I was in the Tate Modern on the opening weekend of the new building, and stood there in the middle of All The Art and All The People, showing my friends your Instagram feed. You have an interesting Instagram account with posts of funny things, pretty things and thoughtful things. You have lots of photos of clouds, and the cloud photo I was showing my friends was the one you took when your mother woke you up at 5am, terrified. She was looking for her mother, who had passed away four years previously, and you both went outside for a walk and let nature transport you away from it all. You wrote a piece about what you were both going through, with the hashtags #nature #healing #escapism #hope #dementia #sky. .
I also showed them some of your singing videos. They had the same WTF reaction I had when I first saw them, and then wanted to watch some more just like I also did when I first watched them. They have evolved since then to incorporate dance and facial contortions, and one amazing one with a purple smoothie leaking out of your mouth. Sometimes you can be claustrophobicly close, your face right up to the screen, like you are pressed into a little box. Other times you are flying about your kitchen. I feel a little voyeuristic in staring into your life, but then you stare right back at me, into mine, into me.
Luckily there are cloud photos in between videos to break it up.
Dear Micheal Rowsome’s Instagram Account,
When I first looked at your Instagram account I wasn’t sure what to make of it, or how to look at it (maybe I mean judge it, is it an art work or a notebook full of interesting thoughts etc.?). I spoke to my friend Bee who had recommended that we (Sociable NonScience) should write a love or hate letter to it.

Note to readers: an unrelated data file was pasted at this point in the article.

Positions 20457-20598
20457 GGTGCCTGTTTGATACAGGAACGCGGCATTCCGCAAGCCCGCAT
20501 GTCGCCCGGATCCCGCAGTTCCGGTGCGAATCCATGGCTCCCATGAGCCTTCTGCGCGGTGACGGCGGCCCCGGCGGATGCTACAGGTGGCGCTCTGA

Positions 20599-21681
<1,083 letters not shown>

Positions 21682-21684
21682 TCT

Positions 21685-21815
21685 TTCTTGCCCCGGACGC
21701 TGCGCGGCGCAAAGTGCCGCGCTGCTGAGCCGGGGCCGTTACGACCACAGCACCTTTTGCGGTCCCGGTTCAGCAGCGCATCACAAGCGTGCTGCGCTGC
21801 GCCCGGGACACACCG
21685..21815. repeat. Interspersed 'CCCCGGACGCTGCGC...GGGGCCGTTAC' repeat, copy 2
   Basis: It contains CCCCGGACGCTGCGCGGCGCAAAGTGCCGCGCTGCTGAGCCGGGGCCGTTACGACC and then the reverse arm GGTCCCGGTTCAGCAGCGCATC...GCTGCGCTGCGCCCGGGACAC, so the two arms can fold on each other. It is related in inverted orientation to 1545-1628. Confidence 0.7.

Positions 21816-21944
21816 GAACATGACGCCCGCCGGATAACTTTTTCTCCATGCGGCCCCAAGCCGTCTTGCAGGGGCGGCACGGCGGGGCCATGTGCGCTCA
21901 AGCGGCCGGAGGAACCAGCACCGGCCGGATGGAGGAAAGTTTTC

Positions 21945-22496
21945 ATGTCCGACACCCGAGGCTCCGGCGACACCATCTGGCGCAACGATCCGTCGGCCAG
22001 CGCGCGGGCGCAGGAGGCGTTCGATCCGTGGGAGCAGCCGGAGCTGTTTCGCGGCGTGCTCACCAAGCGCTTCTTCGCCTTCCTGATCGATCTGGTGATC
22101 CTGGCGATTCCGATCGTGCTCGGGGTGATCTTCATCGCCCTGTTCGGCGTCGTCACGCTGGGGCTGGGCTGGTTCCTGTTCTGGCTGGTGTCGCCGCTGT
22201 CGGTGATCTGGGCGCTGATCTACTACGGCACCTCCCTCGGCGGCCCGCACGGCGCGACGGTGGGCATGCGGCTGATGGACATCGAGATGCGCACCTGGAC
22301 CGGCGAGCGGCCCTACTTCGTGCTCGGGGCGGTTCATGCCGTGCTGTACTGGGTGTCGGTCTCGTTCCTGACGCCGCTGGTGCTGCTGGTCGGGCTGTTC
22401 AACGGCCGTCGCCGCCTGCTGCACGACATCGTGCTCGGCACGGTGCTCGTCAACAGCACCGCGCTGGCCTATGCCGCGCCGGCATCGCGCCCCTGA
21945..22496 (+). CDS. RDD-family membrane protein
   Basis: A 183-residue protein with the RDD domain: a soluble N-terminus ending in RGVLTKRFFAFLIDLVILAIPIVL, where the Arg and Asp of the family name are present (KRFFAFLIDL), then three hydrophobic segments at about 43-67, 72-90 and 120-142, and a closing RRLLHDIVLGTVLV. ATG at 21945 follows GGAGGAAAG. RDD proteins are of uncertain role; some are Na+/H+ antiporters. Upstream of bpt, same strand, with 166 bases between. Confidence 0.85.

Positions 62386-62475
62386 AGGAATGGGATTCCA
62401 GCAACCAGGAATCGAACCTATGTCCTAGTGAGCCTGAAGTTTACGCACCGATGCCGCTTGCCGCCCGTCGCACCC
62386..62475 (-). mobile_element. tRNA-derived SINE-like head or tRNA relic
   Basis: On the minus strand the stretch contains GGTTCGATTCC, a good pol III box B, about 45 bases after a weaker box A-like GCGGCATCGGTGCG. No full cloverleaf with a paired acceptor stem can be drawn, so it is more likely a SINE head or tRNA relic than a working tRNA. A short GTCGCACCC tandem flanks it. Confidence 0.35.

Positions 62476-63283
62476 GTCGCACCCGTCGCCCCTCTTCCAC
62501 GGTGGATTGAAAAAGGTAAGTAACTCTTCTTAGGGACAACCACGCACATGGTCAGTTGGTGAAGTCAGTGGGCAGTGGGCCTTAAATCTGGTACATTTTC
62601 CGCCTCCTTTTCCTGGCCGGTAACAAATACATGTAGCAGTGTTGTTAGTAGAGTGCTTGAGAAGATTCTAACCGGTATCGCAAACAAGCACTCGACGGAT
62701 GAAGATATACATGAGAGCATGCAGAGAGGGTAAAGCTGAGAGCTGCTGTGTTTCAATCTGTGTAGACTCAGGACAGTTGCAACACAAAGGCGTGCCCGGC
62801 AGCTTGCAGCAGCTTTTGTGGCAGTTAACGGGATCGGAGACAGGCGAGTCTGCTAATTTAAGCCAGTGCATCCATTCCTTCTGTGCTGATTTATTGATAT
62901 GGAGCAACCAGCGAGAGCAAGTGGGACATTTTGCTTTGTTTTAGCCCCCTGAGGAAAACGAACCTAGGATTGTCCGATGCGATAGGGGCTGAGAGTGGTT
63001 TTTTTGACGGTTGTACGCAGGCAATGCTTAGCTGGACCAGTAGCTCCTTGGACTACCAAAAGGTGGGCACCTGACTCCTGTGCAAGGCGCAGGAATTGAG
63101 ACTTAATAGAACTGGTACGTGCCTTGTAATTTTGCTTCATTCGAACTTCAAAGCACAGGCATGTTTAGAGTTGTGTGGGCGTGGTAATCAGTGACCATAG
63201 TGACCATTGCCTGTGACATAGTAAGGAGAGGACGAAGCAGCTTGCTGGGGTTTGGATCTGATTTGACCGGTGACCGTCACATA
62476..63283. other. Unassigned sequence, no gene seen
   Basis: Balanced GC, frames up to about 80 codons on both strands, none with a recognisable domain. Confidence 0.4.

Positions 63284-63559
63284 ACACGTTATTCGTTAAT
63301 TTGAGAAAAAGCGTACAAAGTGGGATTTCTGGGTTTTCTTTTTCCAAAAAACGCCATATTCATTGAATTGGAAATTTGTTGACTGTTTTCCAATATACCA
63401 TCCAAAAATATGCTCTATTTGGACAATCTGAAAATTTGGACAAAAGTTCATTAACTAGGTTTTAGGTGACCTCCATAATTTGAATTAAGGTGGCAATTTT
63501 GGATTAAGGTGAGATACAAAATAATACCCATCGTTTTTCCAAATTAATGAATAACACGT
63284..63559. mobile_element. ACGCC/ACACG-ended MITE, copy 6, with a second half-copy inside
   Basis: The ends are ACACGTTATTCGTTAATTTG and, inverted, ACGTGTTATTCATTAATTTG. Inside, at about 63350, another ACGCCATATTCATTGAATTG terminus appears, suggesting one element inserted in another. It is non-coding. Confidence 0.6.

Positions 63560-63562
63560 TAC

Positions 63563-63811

To be clear this is a love letter.
From my perspective it feels like an artwork on its own terms, whether you mean for it to be or not. Maybe defining it as an artwork is only important to me?
But setting that aside, I really liked the honesty and sincerity of the images and videos you post. I was going to say naivety but that’s not it at all. It feels like you’ve made a conscious choice not to fit into a genre or idea of what’s cool or not. For me that’s a massive positive.
I love that you post images of the sky at different times / places, it’s totally relatable without being trite. I especially like the videos of you dancing in your kitchen, they have an infectious sense of joy and you sharing it with us is really generous.
More personally they remind me of the aforementioned Bee. She chooses houses to live in based on the kitchen’s capacity for dancing.
A recurring theme that I keep coming back to is a need for self care, by which I mean not only looking after ourselves but each-other in the same way that trees all work together, sharing root systems etc. for the good of the forest as a whole. It feels like you’ve taken the medium of a social media platform like Instagram, that is so often a place for individualistic showing off and made it a place for sharing something positive which is what all these social media sites profess to be.
Thanks, and I’ll be looking forward to seeing what you post next ,